Dr. Ambedkar, Premchand, AK Iyer strongly advocated in the Constituent Assembly
New Delhi: Every year 26 November is celebrated as Constitution Day in our country. On 26 November 1949, our Constituent Assembly adopted the constitution which came into force on 26 January 1950. The debate on the issue of Uniform Civil Code in the Constituent Assembly is one of the most interesting debates.
The Allahabad High Court also recently made a comment supporting the Uniform Civil Code and also asked the Center to work towards its implementation.
in the Constituent Assembly
November 23, 1948 This issue was discussed in detail in the Constituent Assembly. First the Muslim members spoke and many people talked about Article 35 which included provisions related to having a uniform civil code in the country. proposed amendments, Mohd Ismail, Naziruddin Ahmed, Mehboob Ali Baig Sahib Bahadur, Hussain Imam were some of the members who introduced these amendments.
Naziruddin Ahmed moved an amendment saying that the following provision should be added to Article 35
‘Provided that any community has a personal law, which is guaranteed by law, it shall not be changed without the prior approval of that community. Legal provisions will be taken to get this approval.
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Participating in this debate, Ahmed said, ‘I do not want to limit my remarks only to the inconvenience caused to the Muslim community. I would put it on a very broad basis. In fact, every community, adherent of every faith has some sectarian laws, some civil laws are inseparably linked to sectarian beliefs and practices. I believe that these cult laws or quasi-sectarian laws should be kept away from a Uniform Civil Code.
Introducing another amendment, Mohammed Ismail, a Muslim member of the Constituent Assembly from the then Madras, said, “Sir, I propose that the following provision be added to Article 35: Provided that no group, class or community of people shall In the event of such a law, he shall not be compelled to give up his personal law.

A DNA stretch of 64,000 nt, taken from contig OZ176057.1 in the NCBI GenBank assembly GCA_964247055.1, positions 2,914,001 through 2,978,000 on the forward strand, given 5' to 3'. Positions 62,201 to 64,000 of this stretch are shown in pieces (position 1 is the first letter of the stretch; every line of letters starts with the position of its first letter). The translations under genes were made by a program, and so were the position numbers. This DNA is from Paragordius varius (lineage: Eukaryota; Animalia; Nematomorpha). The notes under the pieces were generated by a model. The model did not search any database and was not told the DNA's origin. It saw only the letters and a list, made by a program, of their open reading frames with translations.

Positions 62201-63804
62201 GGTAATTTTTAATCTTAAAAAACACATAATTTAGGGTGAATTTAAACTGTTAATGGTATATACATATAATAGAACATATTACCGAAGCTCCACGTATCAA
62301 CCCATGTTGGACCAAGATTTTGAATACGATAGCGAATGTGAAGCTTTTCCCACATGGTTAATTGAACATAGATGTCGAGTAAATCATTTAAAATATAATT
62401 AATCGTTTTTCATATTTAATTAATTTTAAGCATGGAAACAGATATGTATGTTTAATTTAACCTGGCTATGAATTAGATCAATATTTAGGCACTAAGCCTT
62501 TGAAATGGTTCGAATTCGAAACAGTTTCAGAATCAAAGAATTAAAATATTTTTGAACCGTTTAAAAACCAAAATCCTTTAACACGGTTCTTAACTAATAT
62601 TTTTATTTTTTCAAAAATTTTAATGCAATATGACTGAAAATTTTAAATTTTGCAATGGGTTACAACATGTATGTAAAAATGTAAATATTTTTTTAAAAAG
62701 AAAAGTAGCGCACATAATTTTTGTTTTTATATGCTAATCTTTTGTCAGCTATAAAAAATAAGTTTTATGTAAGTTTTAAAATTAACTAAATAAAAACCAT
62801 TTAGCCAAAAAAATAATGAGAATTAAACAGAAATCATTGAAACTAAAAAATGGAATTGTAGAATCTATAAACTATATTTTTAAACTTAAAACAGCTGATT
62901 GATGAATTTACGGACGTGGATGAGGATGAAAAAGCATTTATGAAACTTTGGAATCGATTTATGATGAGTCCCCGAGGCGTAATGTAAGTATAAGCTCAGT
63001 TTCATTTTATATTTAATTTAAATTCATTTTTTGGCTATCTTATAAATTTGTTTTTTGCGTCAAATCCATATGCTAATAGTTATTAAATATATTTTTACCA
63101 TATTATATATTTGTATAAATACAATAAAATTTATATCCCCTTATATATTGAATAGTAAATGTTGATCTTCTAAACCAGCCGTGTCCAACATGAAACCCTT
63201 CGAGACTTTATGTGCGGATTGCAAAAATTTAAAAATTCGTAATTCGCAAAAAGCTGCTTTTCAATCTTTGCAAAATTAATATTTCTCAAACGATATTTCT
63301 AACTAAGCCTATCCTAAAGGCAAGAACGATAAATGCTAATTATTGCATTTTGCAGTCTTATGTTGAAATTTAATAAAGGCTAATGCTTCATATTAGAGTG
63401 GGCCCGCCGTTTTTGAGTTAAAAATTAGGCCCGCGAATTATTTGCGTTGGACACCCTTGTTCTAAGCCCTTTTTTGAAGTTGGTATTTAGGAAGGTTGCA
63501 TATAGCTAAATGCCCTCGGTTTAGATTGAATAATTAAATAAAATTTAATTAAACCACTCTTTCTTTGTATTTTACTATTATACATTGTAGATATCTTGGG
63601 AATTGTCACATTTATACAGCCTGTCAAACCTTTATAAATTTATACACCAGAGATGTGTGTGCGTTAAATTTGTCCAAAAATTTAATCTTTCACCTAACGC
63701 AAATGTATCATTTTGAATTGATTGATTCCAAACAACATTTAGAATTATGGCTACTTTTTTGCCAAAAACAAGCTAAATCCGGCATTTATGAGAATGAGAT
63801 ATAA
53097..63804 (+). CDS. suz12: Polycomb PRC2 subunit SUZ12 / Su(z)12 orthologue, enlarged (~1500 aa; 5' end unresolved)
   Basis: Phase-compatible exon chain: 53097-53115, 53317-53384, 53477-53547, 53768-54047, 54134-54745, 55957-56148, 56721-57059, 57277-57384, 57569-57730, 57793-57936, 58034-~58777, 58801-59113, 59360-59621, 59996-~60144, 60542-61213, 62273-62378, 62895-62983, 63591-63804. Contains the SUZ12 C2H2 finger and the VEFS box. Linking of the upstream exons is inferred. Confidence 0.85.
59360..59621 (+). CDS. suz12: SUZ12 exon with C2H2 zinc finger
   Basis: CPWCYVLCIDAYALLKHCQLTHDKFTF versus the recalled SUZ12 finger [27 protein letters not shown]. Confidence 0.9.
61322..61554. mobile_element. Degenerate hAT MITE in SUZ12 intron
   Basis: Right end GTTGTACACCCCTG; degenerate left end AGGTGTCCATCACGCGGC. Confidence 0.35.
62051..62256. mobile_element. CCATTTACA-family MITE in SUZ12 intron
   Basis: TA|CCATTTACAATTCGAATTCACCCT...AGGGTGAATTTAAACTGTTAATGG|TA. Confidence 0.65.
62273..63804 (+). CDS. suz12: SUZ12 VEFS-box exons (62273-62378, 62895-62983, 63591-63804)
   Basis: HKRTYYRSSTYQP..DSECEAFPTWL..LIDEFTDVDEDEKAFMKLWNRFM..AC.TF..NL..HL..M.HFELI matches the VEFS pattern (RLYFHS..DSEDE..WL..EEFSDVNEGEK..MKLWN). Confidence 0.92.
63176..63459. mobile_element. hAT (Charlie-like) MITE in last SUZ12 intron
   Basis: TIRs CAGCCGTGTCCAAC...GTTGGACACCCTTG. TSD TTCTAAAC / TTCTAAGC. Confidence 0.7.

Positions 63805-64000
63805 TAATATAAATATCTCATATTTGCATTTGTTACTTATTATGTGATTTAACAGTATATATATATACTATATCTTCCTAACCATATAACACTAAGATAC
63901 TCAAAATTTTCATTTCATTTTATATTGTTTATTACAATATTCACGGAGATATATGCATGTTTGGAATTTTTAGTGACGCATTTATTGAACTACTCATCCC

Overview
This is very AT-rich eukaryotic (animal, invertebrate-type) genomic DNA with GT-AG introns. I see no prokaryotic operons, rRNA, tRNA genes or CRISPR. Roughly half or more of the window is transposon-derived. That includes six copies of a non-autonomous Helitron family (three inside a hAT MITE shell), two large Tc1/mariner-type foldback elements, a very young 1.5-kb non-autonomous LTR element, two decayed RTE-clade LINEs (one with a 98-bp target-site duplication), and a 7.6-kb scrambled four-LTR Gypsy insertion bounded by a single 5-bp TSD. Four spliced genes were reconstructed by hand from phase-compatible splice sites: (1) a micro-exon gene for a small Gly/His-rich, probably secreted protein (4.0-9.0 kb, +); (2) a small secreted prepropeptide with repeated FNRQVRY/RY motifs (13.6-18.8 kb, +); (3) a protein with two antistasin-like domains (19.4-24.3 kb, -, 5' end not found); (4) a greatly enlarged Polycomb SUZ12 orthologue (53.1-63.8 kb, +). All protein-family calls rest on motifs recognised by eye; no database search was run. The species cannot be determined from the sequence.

Taking part in this debate, Ismail opposed the Uniform Civil Code. He said, ‘The right of a group or community to follow its own law is one of the fundamental rights and this provision should be included in the fundamental rights that are really statutory and just. It is for this reason that I, along with other friends, have proposed to amend some of the earlier articles, which I will move at an appropriate time. Now the right to obey personal laws is part of the way of life of those who are abiding by such laws; It is part of their faith and part of their culture. If anything affecting the personal laws is done, it will amount to interference in the way of life of those who have been following these laws for generations and ages. This secular state that we are trying to build should not do anything to interfere in the opinion and creed of the people.
All these arguments were countered by Dr. BR Ambedkar, Kanhaiyalal Maniklal Munshi (KM Munshi) and Alladi Krishnaswamy Iyer.